Algae blooms appearing after heavy rains

Algae blooms appearing after heavy rains

Heavy rains that brought flooding in recent weeks left behind the perfect conditions for algae blooms that have been popping up in coves all around the lake.

Algae blooms are a rapid increase in the population of algae in water systems. They cover the water and can be dangerous to wildlife, pets and people. Recent rains washed extra nutrients into the lake. When the water warmed, the algae bloomed.

“We live in an area where we are surrounded by farms that either grow things or raise things,” said Mike McCord, director of the water quality monitoring progam for the Smith Mountain Lake Association. “Growing things requires a lot of fertilizer and raising things means there are a bunch of animals that do their own processing of the plants and that provides other nutrients into the soil that when it rains as hard as it did it runs off into the lake.”

Bob Pohlad, Ferrum College professor and senior scientist for the water quality monitoring program, said the excess nutrients of nitrogen and phosphorus is what allows the algae to grow. Those nutrients give algae a boost when they reach the water, he said.

Algae is nothing new at the lake. McCord said there are algae at the lake all the time. Algae comes in three types: diatoms, green algae and blue-green algae, he said.

“Only one of them is of concern and that’s the blue-green algae,” McCord said. “And that is only because there are some types of blue-green algae are capable of producing toxins. Those toxins can be harmful to animals and humans.”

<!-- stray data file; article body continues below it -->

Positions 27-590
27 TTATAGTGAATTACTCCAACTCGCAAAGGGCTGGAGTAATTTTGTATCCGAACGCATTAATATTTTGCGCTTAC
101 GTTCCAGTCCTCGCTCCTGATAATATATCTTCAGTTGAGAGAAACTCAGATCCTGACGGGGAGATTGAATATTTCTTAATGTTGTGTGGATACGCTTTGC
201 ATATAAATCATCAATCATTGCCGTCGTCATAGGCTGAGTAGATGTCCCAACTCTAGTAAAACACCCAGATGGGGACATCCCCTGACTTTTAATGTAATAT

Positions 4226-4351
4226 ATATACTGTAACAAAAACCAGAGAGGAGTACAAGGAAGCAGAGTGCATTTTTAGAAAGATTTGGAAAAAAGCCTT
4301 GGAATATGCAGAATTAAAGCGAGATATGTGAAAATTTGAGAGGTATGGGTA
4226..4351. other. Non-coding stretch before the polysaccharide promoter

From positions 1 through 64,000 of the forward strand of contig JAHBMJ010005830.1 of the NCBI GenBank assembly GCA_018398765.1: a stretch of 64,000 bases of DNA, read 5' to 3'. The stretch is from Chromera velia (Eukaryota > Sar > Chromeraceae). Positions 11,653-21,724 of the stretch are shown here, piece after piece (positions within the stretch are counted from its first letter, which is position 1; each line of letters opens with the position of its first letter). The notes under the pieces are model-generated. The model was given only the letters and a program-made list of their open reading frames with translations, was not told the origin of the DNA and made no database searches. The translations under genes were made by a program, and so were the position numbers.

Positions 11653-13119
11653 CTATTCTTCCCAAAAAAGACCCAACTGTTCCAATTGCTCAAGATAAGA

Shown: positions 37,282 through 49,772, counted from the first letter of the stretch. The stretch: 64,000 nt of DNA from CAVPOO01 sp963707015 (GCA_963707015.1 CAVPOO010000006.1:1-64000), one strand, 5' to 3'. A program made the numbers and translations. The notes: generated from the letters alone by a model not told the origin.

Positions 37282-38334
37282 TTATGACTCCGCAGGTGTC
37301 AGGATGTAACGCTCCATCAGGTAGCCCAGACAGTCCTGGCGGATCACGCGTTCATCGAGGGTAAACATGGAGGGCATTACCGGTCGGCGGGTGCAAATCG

Recent samples of blue-green algae were taken near Contentment Island near channel marker B13. They were tested by Pohlad and found to be capable of producing toxins in concentrations higher than what is normally found at Smith Mountain Lake.

Last year only 12% of the algae found in SML were blue-green algae and there were only small amounts of the strains capable of producing toxins, McCord said. While potentially harmful, the algae blooms on the lake disappear quickly.

“The lake fixes itself because water flows into the lake from the Roanoke and Blackwater rivers and it’s pulled down stream by the dam,” McCord said. “Only in coves where the water doesn’t move does the algae stay longer.”

No one should swim where there is algae on the lake. Animals should also be prevented from swimming or drinking the water where there is algae. It can cause skin irritation or nausea.

“A lot of the algae you need, because they are a part of the food chain,” Pohlad said. “They are not all bad. They are fed on by invertebrate animals, and those animals are fed on by fish and that keeps the whole ecosystem going.”

Pohlad and his team are working on an app that allows people to take a picture of algae and report its location to the lab and SMLA. This will allow them the track the blooms and excess nutrients that cause them. Pohlad said this is probably the largest number of algae they have seen on the lake.

“I am hoping this is an anomaly and we won’t have this kind of heavy rains, but as you can tell, we are getting a lot of climate change situations where we are getting a lot of heavier rains and slower moving storms that are holding rain over us for longer periods of time,” Pohlad said.

To report algae blooms, call the Smith Mountain Lake Water Quality Project lab at 365-4612 or visit www.ferrum.edu/school-of-arts-and-sciences/projects/smith-mountain-lake-water-quality-program.

SML water quality issues can also be reported to the SMLA at smlassociation.org or by contacting Mike McCord at mccordsml@gmail.com or 488-2646.

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